Prompting political efficacy: DePaul is becoming a hotbed of political optimism
October 8, 2018
At the forefront of the many values taught via the Vincentian school of thought is the belief that you can make a difference and any contribution, regardless of magnitude, has a ripple effect that will impact and empower the collective. This notion is applicable in virtually any field, but it holds particular significance in politics.
DePaul University’s location has certainly caused the institution to imbibe some of the political fervor prevalent in the city of Chicago. The university has bred its fair share of politicians seeing that it is the alma mater of both former Chicago mayors Richard J. Daley and Richard M. Daley. It’s not only alumni that cement DePaul’s status as a hotbed of political enthusiasts.
Photo Courtesy of Matthew Roney
Current students also credit the atmosphere at DePaul for kindling their enthusiasm to study, debate, and participate in politics. The prime example of this is DePaul student Matthew Roney, a 20-year-old political science student at DePaul whose belief that he can influence politics has led him to run for alderman of the 43rd Ward. Roney originally moved to Chicago intending to pursue a career in medicine. However, after witnessing first-hand the disparity and inequality in the city, he decided to found the “Garden Party,” a third party that focuses on empowering residents to engage in the city’s growth and sustainability.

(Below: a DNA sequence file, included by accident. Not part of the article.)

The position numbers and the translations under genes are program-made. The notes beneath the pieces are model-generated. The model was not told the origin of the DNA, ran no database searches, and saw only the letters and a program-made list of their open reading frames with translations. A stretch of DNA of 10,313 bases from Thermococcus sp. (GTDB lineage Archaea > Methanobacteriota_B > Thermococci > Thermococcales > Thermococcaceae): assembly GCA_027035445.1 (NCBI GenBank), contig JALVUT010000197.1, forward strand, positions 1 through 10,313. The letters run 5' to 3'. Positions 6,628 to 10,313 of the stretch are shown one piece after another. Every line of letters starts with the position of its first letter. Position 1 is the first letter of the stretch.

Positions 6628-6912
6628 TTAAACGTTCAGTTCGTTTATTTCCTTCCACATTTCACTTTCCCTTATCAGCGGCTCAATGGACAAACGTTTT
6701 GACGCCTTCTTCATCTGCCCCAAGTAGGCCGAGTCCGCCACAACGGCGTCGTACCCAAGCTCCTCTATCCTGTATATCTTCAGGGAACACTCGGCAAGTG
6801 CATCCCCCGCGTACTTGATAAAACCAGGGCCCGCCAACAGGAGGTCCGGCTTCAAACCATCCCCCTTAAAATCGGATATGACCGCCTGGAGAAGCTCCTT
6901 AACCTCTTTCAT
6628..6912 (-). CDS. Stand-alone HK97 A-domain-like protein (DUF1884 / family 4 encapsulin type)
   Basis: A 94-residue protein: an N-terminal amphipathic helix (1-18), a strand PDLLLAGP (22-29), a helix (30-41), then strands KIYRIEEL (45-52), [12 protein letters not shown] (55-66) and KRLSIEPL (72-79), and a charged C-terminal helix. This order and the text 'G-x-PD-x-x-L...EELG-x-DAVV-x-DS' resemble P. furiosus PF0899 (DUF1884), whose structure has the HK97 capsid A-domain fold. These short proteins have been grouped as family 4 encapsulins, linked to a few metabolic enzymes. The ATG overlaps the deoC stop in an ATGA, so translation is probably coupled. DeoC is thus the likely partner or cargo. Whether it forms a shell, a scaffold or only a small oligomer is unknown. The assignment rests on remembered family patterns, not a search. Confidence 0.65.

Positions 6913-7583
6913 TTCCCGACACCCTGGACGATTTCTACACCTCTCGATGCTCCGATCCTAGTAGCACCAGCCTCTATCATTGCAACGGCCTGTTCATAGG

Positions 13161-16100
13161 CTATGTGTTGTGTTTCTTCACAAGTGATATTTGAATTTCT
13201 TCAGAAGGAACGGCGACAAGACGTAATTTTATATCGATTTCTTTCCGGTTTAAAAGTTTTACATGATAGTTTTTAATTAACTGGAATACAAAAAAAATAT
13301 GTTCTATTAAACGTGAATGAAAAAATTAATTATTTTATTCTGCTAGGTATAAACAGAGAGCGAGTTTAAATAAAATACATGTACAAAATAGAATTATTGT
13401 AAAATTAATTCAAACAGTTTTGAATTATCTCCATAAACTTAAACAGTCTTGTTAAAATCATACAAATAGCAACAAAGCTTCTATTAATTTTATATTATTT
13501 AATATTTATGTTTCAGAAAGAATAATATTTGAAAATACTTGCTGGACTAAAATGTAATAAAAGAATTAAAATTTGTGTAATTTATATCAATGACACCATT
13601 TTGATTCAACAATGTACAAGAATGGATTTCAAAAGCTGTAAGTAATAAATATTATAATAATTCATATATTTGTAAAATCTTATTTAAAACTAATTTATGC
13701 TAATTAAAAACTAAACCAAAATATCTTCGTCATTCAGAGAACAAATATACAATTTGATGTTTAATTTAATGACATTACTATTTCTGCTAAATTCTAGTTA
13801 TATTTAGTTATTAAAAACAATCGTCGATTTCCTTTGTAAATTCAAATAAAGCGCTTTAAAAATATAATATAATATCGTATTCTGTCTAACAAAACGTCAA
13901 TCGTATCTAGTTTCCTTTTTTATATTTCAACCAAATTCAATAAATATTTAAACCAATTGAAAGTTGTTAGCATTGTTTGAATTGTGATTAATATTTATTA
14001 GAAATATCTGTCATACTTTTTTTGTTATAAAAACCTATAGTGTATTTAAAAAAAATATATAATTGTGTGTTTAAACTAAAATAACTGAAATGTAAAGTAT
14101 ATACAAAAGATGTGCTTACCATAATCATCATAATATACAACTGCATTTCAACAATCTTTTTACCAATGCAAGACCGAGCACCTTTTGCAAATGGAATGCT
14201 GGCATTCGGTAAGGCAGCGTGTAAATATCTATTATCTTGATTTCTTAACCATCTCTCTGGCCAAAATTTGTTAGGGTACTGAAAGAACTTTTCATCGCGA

Roney credits the atmosphere at DePaul for encouraging him to run for office.
“My time at DePaul has played a key role in my decision to run for office,” Roney said. “When I began my undergraduate studies at DePaul, I was drawn to the teaching of Saint Vincent DePaul, and more importantly, trying to find the answer to the question that he asked himself over 350 years ago, ‘What must be done?’ I have taken this question to heart, and I have been traveling all over the city to find the answer to that question.”
Roney also mentions how a brief stint at his local alderman’s office led him to understand more about how the political process works and what needs constituents have.
“My internship taught me that we must always be careful when we interact with people,” Roney said. “My internship also helped me gain a thorough understanding about some of the issues that residents in our ward were concerned about: public safety, infrastructure, pedestrian safety, zoning ordinances, noise pollution, and congestion. This experience proved to be invaluable, because it helped me understand the influence that local actors-businesses, constituents, community organizations, and institutions- have (and don’t have) over the political process.”
Roney also credits his study abroad experience in Chile as a major factor that allowed him to understand the importance of community and the positive effects that rise from strengthening it and empowering every individual in the collective.
“During my junior year at DePaul, I got the opportunity to study abroad in a prestigious university in Santiago de Chile,” Roney said. “I lived in the city for five months with my Chilean host family, and I got the opportunity to visit several cities and take advantage of everything that Chile had to offer.”